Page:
In 2006 I donated my red Toyota Stallion to GDM in Mozambique. It has been amazingly resilient and is still going. Being a communal possession, serving the community and working very hard, it has been steadily gaining bumps and bruises. For about two yours the canopy door lever has been broken and it has pained me to see people struggling to open the doors every time by having to press a stuborn lever below the body with a small stone or something sharp.
This time, when I arrived in Manica I was overwhelmed with joy to see a door handle on the canopy doors of the Red bakkie. The fact that it is a real door handle, as in front door of house door handle, makes it even better. They say ‘a boer maak ‘n plan’ but the also say ‘a boy maak twee!’…
Someone who knows nothing and has no contextual insight might criticise the type of handle, but I think it was a brilliant solution to an irritating problem. We can look at the same thing and see something different.
I don’t easily cry about sadness or when I’m hurt. When I look back on my life, there is repeatedly one thing that makes me emotional. At first, I didn’t see the similarity in all my emotional moments. Then I started to recognise a similar theme…
This is most clearly illustrated even in a short, commercial, yet real-life, version of the pattern. When I watch X Factor or Idols, every now and again a first time audition produces a new star. And when the new star blows the audience and judges away, they inevitably asks if the singer has done auditions before, if they had training? To wich the answer, in the ‘best’ stories are predictably: no. The judges, for their show to claim authenticity and relevance, need to uncover a hidden diamond.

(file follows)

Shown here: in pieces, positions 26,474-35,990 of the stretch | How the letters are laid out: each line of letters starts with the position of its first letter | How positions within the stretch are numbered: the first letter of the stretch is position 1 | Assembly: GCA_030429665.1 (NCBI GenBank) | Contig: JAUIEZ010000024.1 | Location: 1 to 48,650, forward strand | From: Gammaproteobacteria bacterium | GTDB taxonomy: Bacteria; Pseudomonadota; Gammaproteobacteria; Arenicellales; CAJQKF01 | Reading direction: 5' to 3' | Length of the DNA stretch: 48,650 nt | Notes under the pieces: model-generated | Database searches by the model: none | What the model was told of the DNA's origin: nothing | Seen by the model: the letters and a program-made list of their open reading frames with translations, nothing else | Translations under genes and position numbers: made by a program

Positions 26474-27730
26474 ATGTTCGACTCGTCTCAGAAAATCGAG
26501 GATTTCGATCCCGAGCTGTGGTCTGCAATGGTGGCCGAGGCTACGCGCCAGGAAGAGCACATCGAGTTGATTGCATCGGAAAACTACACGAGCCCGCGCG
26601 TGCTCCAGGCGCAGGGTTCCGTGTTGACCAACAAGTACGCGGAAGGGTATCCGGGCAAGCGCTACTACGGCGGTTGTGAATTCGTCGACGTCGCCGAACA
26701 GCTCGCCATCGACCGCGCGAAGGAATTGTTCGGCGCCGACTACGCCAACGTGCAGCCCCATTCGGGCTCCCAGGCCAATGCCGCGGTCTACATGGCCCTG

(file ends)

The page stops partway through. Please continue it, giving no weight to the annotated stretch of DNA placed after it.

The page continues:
Anyone could gather the best of the known talent, but these shows are into surprises, they want the singer to go from zero to hero. Not from hero to well known hero. Development practitioners could learn from this I think. What is so cool about taking the best of local and international talent and building a super NGO? Yet everyone tries to do it, because they don’t have funding and time for the hundreds of failed auditions. So they hold interviews and pick the ready made talent. Short budget cycles and short performance review cycles does not encourage developmental talent search; looking in the dust for rough diamonds is not considered productive and does not guarantee good ROI.
The diamond in the rough, is not the talented individual in a mediocre community, the diamond is the dusty individual, that starts to shine as he gets rubbed and polished, through communal work, exposure and friendship.
Upon the moment that someone’s greatness and talent is revealed, we cry. The seeing and the sense of being seen is the greatest thing on this earth. That moment of revelation that lifts someone up, be it Gladiator removing his mask or Simba in front of the animals, we all instinctively feel connected to such moments of coming to age. Wont it be more fun and more worthwhile if the what and how of development work take these moments of seeing as a core mandate and ultimate reward?
An unedited thought space – not for sensitive whites